When I open myself to be a vessel for the divine, I relish the contentment and peace this synergy brings into my life. It’s rewarding when I follow inspiration to write or say something that helps someone get through a difficult day. Those times—when I’m on track with my life’s purpose—are when I feel most connected to humanity and the heavens.
But, as an imperfect person, I permit selfishness to creep in, leading me to doubt God’s faith in me and my abilities. I’m hoping my personal story will encourage you during your spiritual challenges.
This year, I came down with one of those low-grade bugs, one that drags on for a good two weeks. After that, the cold turned into a sinus infection. My college job is wild in January and February, so I couldn’t take sick leave and just had to get through each day.
My energy was depleted, and my book marketing and blog writing fell far behind. Every night and weekend, as I lay on the couch, nursing my pounding head and weak limbs, I felt the weight of ignoring my “second job.” I was overwhelmed. I should just give up on all this book stuff. Life would be so much easier with time to recharge and have fun.
As the days passed, I allowed this negativity to consume me. Even though I believe in what I write, the thought of dropping this responsibility tempted me.
Then the universe tried to nudge me out of my funk. A former coworker, whom I hadn’t spoke to in years, phoned. She’d read my book, saying it gave her hope and, as a result, she’d decided to give God another chance in her life.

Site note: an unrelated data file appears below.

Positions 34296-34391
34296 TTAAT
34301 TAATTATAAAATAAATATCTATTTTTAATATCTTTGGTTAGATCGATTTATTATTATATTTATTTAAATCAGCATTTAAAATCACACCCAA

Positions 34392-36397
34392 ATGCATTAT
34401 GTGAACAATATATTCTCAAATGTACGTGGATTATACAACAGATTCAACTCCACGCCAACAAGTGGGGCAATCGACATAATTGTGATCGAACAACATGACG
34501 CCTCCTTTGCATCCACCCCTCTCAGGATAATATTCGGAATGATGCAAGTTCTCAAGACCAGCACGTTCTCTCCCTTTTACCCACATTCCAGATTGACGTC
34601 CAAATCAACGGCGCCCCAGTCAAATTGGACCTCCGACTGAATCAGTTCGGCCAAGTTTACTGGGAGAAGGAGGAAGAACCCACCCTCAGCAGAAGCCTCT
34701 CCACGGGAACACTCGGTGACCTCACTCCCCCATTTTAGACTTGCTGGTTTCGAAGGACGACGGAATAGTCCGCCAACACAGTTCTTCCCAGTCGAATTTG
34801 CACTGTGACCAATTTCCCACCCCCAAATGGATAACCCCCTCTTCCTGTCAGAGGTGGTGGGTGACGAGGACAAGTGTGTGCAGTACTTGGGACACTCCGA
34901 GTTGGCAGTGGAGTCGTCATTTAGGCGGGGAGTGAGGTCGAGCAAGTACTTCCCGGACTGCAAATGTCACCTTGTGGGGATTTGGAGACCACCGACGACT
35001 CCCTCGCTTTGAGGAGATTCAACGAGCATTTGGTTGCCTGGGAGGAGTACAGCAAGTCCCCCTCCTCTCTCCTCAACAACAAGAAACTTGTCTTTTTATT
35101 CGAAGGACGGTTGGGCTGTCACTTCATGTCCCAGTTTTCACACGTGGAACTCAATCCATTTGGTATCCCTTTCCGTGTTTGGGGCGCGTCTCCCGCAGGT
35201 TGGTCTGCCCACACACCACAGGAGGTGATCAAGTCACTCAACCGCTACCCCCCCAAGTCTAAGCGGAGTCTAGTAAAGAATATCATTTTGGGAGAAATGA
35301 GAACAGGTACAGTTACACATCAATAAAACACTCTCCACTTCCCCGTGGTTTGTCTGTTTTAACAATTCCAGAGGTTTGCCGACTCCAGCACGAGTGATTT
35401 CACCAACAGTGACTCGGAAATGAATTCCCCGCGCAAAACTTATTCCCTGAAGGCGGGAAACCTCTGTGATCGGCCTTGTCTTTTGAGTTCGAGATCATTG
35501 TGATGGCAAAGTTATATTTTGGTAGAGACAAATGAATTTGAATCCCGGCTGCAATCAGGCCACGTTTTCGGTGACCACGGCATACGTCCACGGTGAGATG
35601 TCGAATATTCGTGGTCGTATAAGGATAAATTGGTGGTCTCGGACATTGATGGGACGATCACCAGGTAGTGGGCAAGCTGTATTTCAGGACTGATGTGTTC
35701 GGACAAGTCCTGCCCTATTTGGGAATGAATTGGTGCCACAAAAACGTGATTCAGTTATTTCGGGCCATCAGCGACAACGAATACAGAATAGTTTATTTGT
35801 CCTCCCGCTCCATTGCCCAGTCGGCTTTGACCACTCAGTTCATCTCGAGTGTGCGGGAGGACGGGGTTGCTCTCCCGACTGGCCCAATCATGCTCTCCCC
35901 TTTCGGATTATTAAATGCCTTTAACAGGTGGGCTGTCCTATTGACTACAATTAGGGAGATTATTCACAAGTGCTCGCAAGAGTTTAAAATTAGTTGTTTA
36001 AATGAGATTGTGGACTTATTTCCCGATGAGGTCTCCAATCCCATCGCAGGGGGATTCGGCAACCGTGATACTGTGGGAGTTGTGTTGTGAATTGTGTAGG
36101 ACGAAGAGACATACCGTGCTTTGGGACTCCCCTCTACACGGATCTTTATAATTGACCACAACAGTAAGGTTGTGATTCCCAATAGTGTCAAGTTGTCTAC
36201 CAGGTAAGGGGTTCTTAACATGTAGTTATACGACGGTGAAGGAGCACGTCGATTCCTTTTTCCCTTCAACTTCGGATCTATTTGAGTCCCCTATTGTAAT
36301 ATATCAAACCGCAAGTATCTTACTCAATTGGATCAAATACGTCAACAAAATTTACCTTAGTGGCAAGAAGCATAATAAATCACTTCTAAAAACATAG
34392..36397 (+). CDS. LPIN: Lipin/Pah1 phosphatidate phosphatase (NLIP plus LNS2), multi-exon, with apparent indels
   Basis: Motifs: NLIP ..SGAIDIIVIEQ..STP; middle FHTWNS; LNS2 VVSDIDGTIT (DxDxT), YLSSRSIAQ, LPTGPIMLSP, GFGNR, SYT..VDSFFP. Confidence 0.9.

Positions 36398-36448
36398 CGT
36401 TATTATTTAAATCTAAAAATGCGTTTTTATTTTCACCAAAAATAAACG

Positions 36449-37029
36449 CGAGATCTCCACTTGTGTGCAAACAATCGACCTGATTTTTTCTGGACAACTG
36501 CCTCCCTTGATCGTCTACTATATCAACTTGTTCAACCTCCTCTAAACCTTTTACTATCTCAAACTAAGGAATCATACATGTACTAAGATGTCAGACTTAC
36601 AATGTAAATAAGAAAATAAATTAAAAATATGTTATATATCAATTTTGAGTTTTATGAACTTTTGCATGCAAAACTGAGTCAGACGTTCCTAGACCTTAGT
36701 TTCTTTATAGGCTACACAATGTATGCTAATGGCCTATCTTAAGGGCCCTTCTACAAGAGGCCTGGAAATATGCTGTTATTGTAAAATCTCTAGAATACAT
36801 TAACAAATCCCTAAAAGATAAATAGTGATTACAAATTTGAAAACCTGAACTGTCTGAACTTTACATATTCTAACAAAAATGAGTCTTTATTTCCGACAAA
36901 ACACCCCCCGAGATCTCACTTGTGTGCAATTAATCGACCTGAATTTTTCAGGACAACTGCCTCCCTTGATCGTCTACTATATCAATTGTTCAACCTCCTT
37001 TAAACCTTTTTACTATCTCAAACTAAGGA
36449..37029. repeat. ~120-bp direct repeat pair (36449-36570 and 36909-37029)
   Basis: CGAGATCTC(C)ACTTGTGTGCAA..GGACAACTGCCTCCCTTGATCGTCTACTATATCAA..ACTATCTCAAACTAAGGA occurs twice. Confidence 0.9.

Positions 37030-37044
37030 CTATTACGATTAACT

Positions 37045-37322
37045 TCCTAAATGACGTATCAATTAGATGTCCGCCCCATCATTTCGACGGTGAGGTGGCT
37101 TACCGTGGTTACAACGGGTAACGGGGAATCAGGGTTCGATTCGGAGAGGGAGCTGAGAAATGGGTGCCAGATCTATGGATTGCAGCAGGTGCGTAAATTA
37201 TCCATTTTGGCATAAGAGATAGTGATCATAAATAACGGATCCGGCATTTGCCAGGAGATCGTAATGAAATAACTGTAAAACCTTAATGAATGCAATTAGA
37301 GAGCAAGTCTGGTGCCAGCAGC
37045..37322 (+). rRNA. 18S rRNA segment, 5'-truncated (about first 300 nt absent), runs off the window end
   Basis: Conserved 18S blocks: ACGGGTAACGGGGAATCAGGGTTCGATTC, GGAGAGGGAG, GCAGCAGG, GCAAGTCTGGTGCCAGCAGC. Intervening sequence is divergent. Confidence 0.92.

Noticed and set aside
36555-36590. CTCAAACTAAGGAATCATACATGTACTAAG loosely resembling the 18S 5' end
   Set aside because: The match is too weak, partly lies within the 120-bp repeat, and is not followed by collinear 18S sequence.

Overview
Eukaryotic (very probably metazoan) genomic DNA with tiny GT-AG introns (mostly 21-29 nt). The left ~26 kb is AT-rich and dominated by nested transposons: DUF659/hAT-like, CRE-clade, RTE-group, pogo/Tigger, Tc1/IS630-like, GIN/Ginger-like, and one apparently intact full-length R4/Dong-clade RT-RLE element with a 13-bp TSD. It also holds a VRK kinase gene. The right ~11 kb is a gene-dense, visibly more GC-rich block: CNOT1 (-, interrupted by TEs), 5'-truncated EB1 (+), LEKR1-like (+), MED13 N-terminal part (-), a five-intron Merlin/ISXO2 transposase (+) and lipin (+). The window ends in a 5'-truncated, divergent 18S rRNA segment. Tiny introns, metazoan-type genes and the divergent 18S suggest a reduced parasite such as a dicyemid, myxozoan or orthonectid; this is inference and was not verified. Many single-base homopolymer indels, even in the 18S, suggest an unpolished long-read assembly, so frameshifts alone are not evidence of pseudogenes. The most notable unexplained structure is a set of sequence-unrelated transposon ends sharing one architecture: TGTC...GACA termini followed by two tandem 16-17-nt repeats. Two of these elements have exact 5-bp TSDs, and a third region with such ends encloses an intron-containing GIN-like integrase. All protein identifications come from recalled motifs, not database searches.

While thrilled to hear my book had done that for her, I still couldn’t silence the nagging little voice undermining this wonderful validation. My mind taunted me: “That’s wonderful, but can’t God find someone else who can take this up? Someone who doesn’t have to work for a living?”
So, I kept entertaining the idea of straying off my spiritual path.
But the divine wasn’t going to give up on me. Two days later, I received an email from a woman who desperately missed her mom, who’d crossed over seven years prior. On the Google search page, she entered her mother’s name and “I love you.” She wrote to me that she hoped her mom would get the message and ease her loneliness by communicating to her in some way. Her mother’s name: Kathleen Berry. The top result in her search was my post on heavenly versus earthly love.
She thanked me for writing that entry, telling me it provided her with the solace she’d needed.
For the second time in less than one week, someone took the time to tell me I’d made a difference. Humbled and chastened by these two messengers of God, I silenced the negativity that pushed for an easier, yet less rewarding, life.
After all, nothing worthwhile is easy.
[…] When I stay on track and remain open to whatever comes my way, I experience a confidence and contentment stronger than what I’d ever felt before. (Plus, I don’t snack on chocolate as often—but that’s a different post!) For what happens when I become selfish, see my post, “My selfishness hinders my spiritual purpose.” […]